“If I need to pick one, he is my type,” Faris Tse says, boldly declaring his same-sex crush. “He looks really cute.” The 24-year-old student is referring to Keung To, one of the heartthrobs from Cantopop band Mirror.
But Tse is a fan of more than the band’s music, or even their pop-star good looks. “[Mirror] helps the public to understand more about the LGBT community,” he says.
In recent months, the 12-member band—known for their fresh-faced make-up and tight choreography—has taken Hong Kong by storm. Before them, such images of “soft masculinity” could only be seen in Korean dramas and music videos. With Mirror, formed in 2018 through a ViuTV reality show, Hong Kong now has its own version of K-pop superstars BTS.
To fans, Mirror’s androgynous looks are a breath of fresh air in the city’s music scene. The band’s members, aged 22 to 33, sport funky hair and color-coordinated outfits. They’re charming and goofy in interviews, with plenty of teasing in between questions as they echo each others’ answers.
Mirror members have featured in advertisements for brands including McDonald’s and electronics store Fortress, and have even become the face of the city’s tourism board. But it’s the TV show Ossan’s Love—which stars Mirror members Anson Lo and Edan Lui as a gay couple—that’s perhaps most responsible for their popularity.
“I found the series very sweet,” says Tse. “Before that, I could only watch ‘boy love’ scenes from Thai and Taiwanese dramas. But to my surprise, we could have such a topic aired on TV in Hong Kong.”
For the LGBT community, the series’ debut earlier this year was a landmark. “It’s such an encouragement to our community to see a drama solely depict ‘boy romance’ on [mainstream] media, so that others can understand, support and even appreciate more about us [and] our sexuality,” Tse adds.
More than just encouraging the LGBT community, Tse believes both Ossan’s Love and Mirror may have swayed public attitudes in largely conservative Hong Kong. For one thing, he says, seeing stars sport androgynous make-up has helped normalize a broader spectrum of sexual expression and gender identity, including that of “girlier” men.
“Some rumors said that [a] few members from Mirror are gay, but their fans still love them [and] even find their behaviours cute, so I think people are changing now,” Tse says.
The increased acceptance is palpable on the ground, Tse thinks. He’s observed lesbian and gay couples become more fearless about holding hands and other public displays of affection. Just one or two years ago, this would have elicited glares from onlookers, but now Tse says he notices that people look at same-sex couples with friendliness instead of disdain.
That’s not to say that discrimination against the LGBT community no longer exists in Hong Kong. Tse, who came out of the closet some years back, says he still experiences homophobia—like when he went for a hotel staycation with his then-partner not too long ago.
“One receptionist sized us up… when we checked in together,” he recalls.
Joe Li, chairperson of Les Corner Empowerment Association, agrees that Hong Kongers may not be as progressive in their attitudes as they may sound.
“I don’t think people will come out because of the drama. Watching the drama is fine to a majority of parents, [just as] it’s also okay [that their] friends’ children [are] gay,” Li says.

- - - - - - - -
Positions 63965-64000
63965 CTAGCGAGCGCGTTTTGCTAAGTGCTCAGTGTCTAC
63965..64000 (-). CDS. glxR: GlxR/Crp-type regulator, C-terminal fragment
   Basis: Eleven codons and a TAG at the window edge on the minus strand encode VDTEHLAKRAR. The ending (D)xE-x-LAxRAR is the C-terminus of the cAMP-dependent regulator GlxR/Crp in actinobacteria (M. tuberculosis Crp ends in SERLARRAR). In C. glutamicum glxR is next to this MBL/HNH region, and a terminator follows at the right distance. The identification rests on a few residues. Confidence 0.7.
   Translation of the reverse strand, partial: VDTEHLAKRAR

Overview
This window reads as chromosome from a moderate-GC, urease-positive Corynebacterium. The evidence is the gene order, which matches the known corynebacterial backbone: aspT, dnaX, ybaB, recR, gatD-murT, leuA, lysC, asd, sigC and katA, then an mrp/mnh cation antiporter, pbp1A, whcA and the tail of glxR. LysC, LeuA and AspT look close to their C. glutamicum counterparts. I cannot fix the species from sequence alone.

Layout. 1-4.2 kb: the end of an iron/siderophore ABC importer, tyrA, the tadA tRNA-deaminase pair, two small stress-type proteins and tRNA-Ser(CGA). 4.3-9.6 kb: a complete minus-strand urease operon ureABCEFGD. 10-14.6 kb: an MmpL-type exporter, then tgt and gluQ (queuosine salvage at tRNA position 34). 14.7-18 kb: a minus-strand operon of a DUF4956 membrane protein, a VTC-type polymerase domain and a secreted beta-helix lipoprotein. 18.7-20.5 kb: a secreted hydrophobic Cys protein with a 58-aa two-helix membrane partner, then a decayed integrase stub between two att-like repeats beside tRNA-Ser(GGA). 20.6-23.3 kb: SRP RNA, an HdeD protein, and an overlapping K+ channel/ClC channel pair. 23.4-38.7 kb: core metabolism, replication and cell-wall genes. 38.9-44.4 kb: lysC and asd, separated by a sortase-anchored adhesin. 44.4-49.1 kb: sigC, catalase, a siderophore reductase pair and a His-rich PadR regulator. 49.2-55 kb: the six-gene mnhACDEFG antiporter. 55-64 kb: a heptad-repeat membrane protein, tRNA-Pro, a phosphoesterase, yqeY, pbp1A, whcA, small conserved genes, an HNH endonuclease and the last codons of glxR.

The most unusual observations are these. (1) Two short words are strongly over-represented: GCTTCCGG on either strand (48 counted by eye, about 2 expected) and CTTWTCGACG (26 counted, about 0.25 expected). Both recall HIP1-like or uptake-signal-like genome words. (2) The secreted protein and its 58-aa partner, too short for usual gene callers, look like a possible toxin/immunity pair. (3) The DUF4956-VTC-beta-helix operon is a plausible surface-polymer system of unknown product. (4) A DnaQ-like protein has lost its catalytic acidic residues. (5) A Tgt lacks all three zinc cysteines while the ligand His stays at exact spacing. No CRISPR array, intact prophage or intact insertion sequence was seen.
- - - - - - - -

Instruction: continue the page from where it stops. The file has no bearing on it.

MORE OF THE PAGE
“But I am so sure they won’t be okay if their children are gay,” she adds. “I am certain that they can’t 100% accept their own kids being attracted to the same sex.”
She acknowledges that there is a positive shift towards accepting sexual minorities in Hong Kong, but there’s still a long way to go.
“Even now, some homosexuals still have questions [like] ‘How can I come out to family members?’ ‘How can I use such an identity? ‘How to deal with same-sex domestic violence?’ etc. Hence, I am afraid I don’t see an actual change in Hong Kong.”
Martina Ngai, the Academic Secretary of PrideLab, is likewise hesitant to conclude that recent developments in pop culture have moved Hong Kong closer towards equality for the LGBT community.
“The plot and character settings focus too much on ‘boy love’ scenes instead of the actual situation and culture in the gay community, so I don’t think the drama can be a pure indicator to gauge the general acceptance of homosexuality in Hong Kong,” Ngai says.
Numbers show that Hong Kongers may be on the fence about LGBT equality, although they are tilting towards the positive: a 2019 survey conducted by the Chinese University of Hong Kong (CUHK) showed that 60% of the respondents said they agreed or very much agreed that there should be legal safeguards against discrimination based on sexual orientation in Hong Kong.
But conservative voices in Hong Kong’s legislature pose an obstacle to the passing of laws aimed at recognising the rights of sexual minorities in the city.
In June, pro-establishment legislator Junius Ho called the Gay Games, which were slated to be held in Hong Kong next year but have since been postponed due to COVID-19, “disgraceful.” The revenue that the international sporting event would bring into Hong Kong would be “dirty money,” he suggested.
Tse is pleased that Hong Kong will be the first Asian city to host the Gay Games, hopeful that it will inspire more people to show solidarity with the LGBT community.
But what matters more than public opinion is still the acceptance of those closest to him. “I only hope my mum up in heaven supports me,” Tse says.